By Larry Gfeller
It’s comforting to stand among a sprawling matrix of wildlands—without people. Nothing much but weather and distance, punctuated every so often with ranch gates, and to the south the endless murmur and occasional sun-flash of semi’s on Highway 21. There’s something basic and elemental here. The day is measured by sun and shadows; nobody cares what time it is. There’s a sense of fit and symmetry, balance and rightness: the fertile soil, the free-range swatches of savannah peppered with trees, bathed in sunshine and teased by the breeze at my back. Life is all around me—and standing out here, now. . .I take the time to notice. It’s as if I’ve stumbled upon a secret society of plants and animals—a snakeless Eden—living and supporting each other, undisturbed by the hustle and noise of human activity. Today I have exclusive rights to observe and appreciate. I am accepted immediately, integrated into the scene without fanfare. Perhaps John Muir best described the process: “Presently you lose consciousness of your own separate existence; you blend with the landscape, and become part and parcel of nature.” As I soak in the distant boundaries of Billig Ranch, I’m warmed by the thought that all this natural beauty will be preserved for posterity.
When Erwin Billig gifted his 677 acres in 2006, he commissioned Pines and Prairies Land Trust (PPLT) to maintain it as a nature preserve. Today it’s a quiet refuge, open to the public only rarely. There is currently a cattle lease and a small human footprint on the acreage (a rental home, outbuildings, a barn), but it’s small and insignificant compared to the larger purpose Mr. Billig envisioned. Cattle leisurely graze the land, among them a small herd of longhorns. But as I look around, red tails surf the thermals overhead, you can glimpse flocks of waterfowl, song and game birds. Butterflies nectar among the wildflowers and grasses. Several glistening ponds dot the landscape, providing critical breeding opportunities for the endangered Houston Toad. Wildlife abounds. Mr. Billig knew this land would only grow more rich and diverse with the passage of time. The man loved wild country and it was a bond. Peace of mind and satisfaction are two significant byproducts of the protection offered through conservation easements.
Desired outcomes seldom occur by accident. PPLT designates land stewards for its properties; Billig Ranch is watched over by David Vogel. In line with Mr. Billig’s vision, David is looking to take the land back to an earlier time when agriculture was not the primary use. He intends to take the property native. This is a long-term goal that will take years to realize. The expectation is to provide habitat for even more wildlife diversity. David says, “With the recent endangered listing of the Monarch butterfly, opportunities exist to make Billig a Monarch sanctuary.” Billig Ranch is visualized as a demonstration site for native prairie restoration and wildlife management practices. The plan is to open it up for various educational efforts as well.
When considering a switch from imported agricultural forage grasses, conversion to native grass prairie land is neither easy nor inexpensive. Partners are required . . . and PPLT has engaged some significant ones. For the conversion effort, the National Resource Conservation Service has extended a helping hand through the Environmental Quality Incentive Program and Texas Parks and Wildlife Department has signed on through their Landowner Incentive Program. The Wildlife Habitat Federation is an active consultant on seed selection and site preparation and talks are ongoing with the Native Prairies Association of Texas, who have expressed interest in also becoming a partner. As to the longer-term future of Billig, PPLT has met with a biologist from the U.S. Fish and Wildlife Service, working together on plans to identify other restoration projects at Billig Ranch of mutual interest.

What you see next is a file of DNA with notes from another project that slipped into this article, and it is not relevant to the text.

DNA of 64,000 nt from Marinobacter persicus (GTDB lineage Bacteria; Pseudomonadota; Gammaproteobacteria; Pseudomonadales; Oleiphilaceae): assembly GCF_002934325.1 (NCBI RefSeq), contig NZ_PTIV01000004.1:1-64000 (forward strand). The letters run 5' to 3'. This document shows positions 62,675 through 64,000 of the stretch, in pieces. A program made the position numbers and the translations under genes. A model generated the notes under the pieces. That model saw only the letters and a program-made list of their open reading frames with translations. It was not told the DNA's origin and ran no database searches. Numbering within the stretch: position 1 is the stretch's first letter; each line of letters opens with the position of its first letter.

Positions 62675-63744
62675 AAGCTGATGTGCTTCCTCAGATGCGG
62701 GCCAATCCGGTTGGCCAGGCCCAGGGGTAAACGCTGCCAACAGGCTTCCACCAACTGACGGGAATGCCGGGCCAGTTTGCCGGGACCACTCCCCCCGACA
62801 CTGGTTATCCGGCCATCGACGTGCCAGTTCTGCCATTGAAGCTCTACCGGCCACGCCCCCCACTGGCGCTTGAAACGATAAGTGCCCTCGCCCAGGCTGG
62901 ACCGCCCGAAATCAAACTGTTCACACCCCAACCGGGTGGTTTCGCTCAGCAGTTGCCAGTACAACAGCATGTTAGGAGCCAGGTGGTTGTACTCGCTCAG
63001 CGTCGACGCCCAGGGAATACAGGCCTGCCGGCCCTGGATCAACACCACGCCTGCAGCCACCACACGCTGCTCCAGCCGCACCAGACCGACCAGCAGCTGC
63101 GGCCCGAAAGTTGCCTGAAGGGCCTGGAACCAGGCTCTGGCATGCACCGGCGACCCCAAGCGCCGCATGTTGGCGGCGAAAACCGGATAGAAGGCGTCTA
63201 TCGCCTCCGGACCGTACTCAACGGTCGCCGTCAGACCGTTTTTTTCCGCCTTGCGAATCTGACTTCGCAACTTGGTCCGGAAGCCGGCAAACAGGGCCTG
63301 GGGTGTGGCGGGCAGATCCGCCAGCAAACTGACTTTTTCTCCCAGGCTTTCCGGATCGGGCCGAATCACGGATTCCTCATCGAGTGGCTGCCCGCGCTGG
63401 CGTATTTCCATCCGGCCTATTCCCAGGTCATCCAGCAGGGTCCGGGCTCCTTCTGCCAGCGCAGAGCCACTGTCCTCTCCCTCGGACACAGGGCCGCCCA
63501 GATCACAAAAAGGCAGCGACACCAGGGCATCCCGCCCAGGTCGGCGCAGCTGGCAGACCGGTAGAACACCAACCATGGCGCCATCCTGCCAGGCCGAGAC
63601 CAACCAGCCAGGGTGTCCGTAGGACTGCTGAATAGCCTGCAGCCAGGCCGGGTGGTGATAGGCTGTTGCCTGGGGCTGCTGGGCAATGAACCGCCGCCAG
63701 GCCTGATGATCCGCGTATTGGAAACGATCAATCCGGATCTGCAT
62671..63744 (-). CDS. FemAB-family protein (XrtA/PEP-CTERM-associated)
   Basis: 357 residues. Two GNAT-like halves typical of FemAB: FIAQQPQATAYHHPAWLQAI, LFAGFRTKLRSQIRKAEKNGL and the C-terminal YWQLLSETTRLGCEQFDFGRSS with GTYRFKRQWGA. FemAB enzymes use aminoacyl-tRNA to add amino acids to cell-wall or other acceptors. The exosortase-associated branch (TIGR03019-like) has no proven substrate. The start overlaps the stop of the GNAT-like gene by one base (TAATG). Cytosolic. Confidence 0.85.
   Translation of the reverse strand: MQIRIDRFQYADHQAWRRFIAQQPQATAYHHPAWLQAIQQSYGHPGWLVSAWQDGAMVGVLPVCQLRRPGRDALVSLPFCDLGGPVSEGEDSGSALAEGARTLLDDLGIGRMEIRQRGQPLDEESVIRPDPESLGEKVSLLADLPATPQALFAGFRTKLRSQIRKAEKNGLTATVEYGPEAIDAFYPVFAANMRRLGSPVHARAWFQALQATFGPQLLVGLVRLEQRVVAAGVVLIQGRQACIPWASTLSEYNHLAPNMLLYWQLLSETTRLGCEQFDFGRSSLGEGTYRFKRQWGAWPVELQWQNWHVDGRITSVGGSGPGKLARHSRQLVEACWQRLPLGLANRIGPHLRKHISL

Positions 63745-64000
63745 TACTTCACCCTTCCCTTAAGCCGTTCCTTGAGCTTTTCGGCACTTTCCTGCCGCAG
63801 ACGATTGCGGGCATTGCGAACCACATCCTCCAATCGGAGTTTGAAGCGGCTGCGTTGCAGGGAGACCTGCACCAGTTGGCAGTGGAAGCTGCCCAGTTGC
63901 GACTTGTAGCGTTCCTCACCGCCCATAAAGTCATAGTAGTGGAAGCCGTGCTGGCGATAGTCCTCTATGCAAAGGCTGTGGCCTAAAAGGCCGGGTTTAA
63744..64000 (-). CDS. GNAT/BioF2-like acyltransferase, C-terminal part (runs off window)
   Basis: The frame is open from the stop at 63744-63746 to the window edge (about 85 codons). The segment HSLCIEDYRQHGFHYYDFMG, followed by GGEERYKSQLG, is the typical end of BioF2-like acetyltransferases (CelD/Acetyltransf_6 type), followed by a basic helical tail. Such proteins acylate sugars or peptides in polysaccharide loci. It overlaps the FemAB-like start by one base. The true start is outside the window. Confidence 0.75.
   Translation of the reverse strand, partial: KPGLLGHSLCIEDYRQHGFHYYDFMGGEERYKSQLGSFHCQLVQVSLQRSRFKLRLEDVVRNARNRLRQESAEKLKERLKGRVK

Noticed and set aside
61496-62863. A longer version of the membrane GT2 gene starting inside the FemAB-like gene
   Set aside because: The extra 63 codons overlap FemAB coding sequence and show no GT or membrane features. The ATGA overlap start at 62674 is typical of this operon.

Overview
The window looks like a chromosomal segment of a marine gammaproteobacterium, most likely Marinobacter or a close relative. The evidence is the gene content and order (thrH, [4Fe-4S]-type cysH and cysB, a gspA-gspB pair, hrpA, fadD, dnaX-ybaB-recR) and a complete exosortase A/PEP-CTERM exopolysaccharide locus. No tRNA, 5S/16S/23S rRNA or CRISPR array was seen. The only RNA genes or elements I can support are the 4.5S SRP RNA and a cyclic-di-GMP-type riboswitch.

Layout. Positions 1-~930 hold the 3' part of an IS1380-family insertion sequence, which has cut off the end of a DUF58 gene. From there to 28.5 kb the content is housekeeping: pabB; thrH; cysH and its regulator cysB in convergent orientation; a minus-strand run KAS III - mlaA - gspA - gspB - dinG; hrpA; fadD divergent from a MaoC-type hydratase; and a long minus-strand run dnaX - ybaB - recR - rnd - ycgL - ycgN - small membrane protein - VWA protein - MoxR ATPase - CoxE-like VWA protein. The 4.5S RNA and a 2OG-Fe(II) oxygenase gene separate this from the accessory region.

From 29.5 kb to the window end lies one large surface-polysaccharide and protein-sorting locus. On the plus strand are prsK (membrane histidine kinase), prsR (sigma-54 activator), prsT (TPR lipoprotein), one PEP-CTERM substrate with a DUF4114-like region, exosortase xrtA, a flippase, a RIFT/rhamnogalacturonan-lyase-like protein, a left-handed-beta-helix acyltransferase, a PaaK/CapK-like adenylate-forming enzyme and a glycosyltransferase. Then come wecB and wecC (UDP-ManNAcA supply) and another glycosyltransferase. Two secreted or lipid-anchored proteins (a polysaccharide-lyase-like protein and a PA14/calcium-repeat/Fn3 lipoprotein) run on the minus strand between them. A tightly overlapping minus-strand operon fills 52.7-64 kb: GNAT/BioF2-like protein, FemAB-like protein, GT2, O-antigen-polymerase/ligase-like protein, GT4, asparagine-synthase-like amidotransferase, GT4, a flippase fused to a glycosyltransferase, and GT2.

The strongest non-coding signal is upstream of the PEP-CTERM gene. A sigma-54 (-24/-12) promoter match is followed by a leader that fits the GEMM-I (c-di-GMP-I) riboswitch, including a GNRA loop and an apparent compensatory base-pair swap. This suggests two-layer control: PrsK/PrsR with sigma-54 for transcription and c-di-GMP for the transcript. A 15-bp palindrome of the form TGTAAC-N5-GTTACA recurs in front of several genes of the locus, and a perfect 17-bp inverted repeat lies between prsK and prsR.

For 2015, there are two projects scheduled which will target planting about 100 acres in native grasses. The Wildlife Habitat Federation will do the actual planting, using their tractor and a Truax No-till seed drill, but there’s preliminary work to be done to get the site ready for planting. In February, a group of volunteers under David’s supervision worked on the first scheduled planting site, treating honey mesquite with herbicide. This was a basal treatment with Remedy and diesel, mixed with a small amount of blue dye. The lower portions of each trunk were sprayed thoroughly during one of the warmer cracks in winter weather. We will need to visit the site as spring unfolds to determine effectiveness. More work on removing competing vegetation is planned before we prepare the land for planting.
Planting native grasses is one small but important step in safeguarding the web of life. Billig Ranch, like most of our properties, is a work in progress. Texas was the largest state in a once vast ocean of tallgrass prairies that swept through the Great Plains from Mexico to Canada. Today about only one percent of this treasure remains, making it the most endangered piece of large ecosystem in North America. Reclaiming our heritage, one bit at a time, will not only draw the wildlife for whom Erwin Billig dedicated his land, but it will help preserve an environment whose legacy is anything but assured. One day in the not-too-distant future, we hope students, researchers, naturalists and people of all walks of life will be able to enjoy the adventure, discovery and benefits that come from taking an active role in ecological restoration.
We will keep you posted from time to time and hope to bring you interviews with some of the players and partners involved in planning, preparing and executing David’s prairie grass conversion project. Landowners and readers of this blog are invited to raise questions, make comments or share experiences. We’d love to hear from you!